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February 28, 1923|
Marienfließ, Pomerania, Germany
|Died||June 7, 2014
Hanover, New Hampshire, U.S.
|Residence||Hanover, New Hampshire, U.S.|
|Alma mater||Jagiellonian University|
Oregon State College
Pennsylvania State University
St. John's University
|Epistemology, ontology, aesthetics|
Anna-Teresa Tymieniecka (February 28, 1923 – June 7, 2014) was a Polish, later American philosopher, phenomenologist, founder and president of The World Phenomenology Institute, and editor (since its inception in the late 1960s) of the book series Analecta Husserliana. She had a thirty-year friendship (and occasional academic collaboration) with Pope John Paul II.
Anna-Teresa Tymieniecka was born into an aristocratic Polish-French family. Her acquaintance with philosophy started at an early age with reading of the fundamental work of Kazimierz Twardowski, the founder of the Lvov–Warsaw Philosophical School, Zur Lehre vom Inhalt und Gegenstand der Vorstellungen (On the content and object of presentations), as well as works by Plato and Bergson. To the philosophy of the latter she was introduced by her mother, Maria-Ludwika de Lanval Tymieniecka.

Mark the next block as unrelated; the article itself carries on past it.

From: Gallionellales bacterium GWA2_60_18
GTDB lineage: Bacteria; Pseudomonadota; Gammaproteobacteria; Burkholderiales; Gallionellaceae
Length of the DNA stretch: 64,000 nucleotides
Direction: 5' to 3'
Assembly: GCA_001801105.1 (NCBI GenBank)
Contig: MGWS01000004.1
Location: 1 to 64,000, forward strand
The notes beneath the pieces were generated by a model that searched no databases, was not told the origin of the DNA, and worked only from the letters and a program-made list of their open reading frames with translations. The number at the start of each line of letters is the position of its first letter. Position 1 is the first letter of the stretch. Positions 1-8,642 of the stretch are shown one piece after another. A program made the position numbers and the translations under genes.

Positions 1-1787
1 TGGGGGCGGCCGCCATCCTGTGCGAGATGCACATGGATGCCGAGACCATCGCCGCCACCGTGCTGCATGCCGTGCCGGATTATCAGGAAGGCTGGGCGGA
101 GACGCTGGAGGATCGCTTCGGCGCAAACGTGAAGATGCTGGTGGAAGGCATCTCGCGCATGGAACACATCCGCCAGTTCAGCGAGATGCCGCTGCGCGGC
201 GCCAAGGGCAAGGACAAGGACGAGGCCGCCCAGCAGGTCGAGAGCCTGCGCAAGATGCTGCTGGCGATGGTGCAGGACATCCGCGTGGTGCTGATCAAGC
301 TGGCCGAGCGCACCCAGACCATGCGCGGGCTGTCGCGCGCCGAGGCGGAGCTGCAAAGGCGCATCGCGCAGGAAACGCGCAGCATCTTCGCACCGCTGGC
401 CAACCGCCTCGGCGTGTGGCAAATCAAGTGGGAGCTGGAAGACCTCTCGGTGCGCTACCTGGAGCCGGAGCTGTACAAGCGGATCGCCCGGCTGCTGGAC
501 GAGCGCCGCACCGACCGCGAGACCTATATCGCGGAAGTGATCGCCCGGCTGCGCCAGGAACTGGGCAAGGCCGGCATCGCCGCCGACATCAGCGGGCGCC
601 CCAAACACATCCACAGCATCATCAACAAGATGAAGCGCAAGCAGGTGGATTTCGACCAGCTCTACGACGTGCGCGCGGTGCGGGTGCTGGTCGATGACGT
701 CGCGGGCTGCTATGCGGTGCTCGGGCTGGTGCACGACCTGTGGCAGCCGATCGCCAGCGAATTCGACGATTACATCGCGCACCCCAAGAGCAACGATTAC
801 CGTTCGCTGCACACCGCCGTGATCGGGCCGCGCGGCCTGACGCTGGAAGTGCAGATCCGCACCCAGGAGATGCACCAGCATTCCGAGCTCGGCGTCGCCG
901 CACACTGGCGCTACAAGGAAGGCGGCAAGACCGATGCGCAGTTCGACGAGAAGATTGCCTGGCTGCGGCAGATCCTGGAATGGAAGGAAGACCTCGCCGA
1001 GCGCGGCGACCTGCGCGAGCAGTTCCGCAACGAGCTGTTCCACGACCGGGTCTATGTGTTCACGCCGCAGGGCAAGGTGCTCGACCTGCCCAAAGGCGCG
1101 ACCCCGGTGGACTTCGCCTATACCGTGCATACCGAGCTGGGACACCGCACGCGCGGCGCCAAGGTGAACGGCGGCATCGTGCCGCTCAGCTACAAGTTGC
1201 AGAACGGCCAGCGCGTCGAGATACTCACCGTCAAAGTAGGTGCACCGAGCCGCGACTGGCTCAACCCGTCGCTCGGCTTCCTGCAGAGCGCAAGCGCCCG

After the end of World War II she began systematic studies of philosophy at the Jagiellonian University in Kraków under the guidance of Roman Ingarden, student of the famous teachers Kazimierz Twardowski and Edmund Husserl. Simultaneously she studied at the Kraków Academy of Fine Arts.
After completing the entire university course within two years she moved to Switzerland to continue studies under another important Polish philosopher and logician, Józef Maria Bocheński, at the University of Fribourg. Her doctoral study, dedicated to explorations of the fundamentals of phenomenology in Nicolai Hartmann and Roman Ingarden's philosophies, was later published as "Essence and Existence" (1957). She obtained her second Ph.D., this time in French philosophy and literature, at the Sorbonne in 1951.
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